Antibiotic use during pregnancy may up risk of childhood asthma
Frequent use of antibiotics during pregnancy is associated with an increased risk of childhood asthma, with the risk varies by timing and number of antibiotic courses used during pregnancy, according to a study presented at ATS 2018.
“Timing of antibiotic use appears to be important with early pregnancy use [being] associated with higher childhood asthma risk,” said Dr Kedir Turi of Vanderbilt University Medical Center in Nashville, Tennessee, US.
Although maternal antibiotic use across all trimesters was associated with an increased risk of childhood asthma, the researchers found that the later mothers started their first course of antibiotics during pregnancy, the lower the risk of their children developing asthma (173 days vs 41 days, adjusted odds ratio [OR], 0.80, 95 percent confidence interval [CI], 0.75–0.86). [ATS 2018, abstract A4194]
However, the association appears to be reversed after 200 days of gestational age, with later antibiotic use (from 200 days onwards) being positively associated with increased childhood asthma risk.
The risk of developing childhood asthma also rose with increasing number of maternal antibiotic courses used during pregnancy in a dose-dependent manner. Compared with children whose mothers did not use any antibiotics during pregnancy, those whose mothers used two courses of antibiotics were 30 percent more likely to develop asthma between age 4.5–6 years.
In addition, maternal antibiotic use during the first trimester only or during more than one trimester was associated with an 11 percent (OR, 1.11, 95 percent CI, 1.03–1.19) and 13 percent (OR, 1.13, 95 percent CI, 1.03–1.24) increased risk of developing childhood asthma, respectively, after adjustment for the number of antibiotic courses and covariates.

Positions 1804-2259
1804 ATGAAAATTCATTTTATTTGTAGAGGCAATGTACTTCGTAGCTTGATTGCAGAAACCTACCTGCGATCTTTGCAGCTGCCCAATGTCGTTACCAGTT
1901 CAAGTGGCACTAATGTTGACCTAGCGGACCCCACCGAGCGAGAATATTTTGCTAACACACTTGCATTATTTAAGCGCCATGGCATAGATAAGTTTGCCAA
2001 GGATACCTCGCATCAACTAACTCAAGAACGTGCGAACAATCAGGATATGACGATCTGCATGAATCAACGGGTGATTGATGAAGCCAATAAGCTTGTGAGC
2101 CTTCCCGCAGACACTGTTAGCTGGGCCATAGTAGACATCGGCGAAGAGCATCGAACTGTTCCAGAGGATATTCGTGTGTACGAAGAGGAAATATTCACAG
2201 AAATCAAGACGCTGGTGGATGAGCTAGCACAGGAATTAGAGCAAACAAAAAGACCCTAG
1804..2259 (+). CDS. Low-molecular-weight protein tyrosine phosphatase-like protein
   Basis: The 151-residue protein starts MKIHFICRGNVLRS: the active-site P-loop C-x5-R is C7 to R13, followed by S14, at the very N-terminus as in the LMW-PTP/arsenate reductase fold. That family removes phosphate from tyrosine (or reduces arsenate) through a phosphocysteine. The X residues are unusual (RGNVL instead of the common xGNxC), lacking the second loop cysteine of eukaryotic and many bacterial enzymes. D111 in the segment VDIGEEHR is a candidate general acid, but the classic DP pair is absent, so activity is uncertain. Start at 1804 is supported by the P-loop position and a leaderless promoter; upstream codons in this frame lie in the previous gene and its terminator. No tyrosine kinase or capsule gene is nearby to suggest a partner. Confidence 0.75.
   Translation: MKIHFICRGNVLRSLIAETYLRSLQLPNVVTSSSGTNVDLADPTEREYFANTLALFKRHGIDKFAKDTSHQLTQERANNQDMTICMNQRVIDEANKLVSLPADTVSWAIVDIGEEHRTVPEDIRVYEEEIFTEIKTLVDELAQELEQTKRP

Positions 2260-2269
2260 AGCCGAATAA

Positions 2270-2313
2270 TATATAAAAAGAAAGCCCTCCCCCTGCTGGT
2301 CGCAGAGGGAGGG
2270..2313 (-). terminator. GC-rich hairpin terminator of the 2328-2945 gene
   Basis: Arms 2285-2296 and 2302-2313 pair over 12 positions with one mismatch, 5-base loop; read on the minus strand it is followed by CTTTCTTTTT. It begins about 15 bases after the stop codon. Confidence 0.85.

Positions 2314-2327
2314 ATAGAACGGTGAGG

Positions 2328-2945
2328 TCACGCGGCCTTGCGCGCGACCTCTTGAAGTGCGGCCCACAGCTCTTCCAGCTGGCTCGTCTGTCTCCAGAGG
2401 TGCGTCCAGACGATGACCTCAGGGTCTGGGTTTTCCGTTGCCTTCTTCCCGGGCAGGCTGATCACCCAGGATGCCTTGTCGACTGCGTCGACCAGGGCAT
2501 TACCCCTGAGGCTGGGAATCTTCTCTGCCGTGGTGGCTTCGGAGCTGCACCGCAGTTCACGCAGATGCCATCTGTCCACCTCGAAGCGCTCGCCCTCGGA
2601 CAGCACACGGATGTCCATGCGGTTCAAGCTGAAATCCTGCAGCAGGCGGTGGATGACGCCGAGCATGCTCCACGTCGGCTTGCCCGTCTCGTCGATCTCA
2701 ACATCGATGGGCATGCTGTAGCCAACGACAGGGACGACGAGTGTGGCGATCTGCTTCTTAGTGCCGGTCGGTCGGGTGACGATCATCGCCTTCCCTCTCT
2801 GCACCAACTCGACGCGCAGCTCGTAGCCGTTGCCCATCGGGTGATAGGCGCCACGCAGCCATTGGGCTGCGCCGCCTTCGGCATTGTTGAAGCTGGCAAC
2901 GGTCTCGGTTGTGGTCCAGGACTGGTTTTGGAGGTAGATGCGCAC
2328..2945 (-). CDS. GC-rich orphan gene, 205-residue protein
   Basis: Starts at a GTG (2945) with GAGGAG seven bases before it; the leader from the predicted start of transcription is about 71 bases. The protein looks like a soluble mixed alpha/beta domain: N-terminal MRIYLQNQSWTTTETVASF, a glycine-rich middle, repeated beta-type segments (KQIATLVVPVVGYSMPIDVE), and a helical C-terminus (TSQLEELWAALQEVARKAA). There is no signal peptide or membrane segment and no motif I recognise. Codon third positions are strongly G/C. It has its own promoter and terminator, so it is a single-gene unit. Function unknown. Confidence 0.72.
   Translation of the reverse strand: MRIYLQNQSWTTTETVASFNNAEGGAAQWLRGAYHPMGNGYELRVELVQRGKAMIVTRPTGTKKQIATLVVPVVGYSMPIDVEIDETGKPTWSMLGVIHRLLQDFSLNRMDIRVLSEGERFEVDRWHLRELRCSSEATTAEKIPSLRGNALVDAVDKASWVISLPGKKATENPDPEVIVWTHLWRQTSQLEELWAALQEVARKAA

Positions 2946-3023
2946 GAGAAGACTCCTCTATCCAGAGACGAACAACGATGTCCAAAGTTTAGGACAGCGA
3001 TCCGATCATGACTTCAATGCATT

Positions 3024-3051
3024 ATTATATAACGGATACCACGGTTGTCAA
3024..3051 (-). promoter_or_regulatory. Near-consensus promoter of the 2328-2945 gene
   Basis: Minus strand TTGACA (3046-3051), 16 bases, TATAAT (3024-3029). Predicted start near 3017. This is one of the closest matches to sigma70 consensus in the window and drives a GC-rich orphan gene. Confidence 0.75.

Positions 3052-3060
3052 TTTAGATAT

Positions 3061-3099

There was no significant association between the types of antibiotics used (broad- vs narrow-spectrum) and risk of childhood asthma. Broad-spectrum antibiotics are more commonly prescribed (91 percent) during pregnancy.
The retrospective population-based cohort study involved 84,880 mother-child pairs enrolled in the Tennessee Medicaid Program. Healthy children (52 percent male) who were born to term with non-low birth weight were considered eligible. Childhood asthma was assessed at age 4.5–6 years. By age 6, 14 percent of the children had developed asthma. Sixty-six percent of the mothers had ≥1 antibiotic course during pregnancy.
“The mechanisms through which antibiotics lead to increased asthma need to be understood to be able to develop effective prevention strategies,” said Turi.
According to Turi, some possible reasons which could explain the association between maternal antibiotic use and childhood asthma include: antibiotics may be an indicator of infection, a marker of genetic predisposition for asthma, and that antibiotic use during pregnancy may change the mother's and child's microbiome.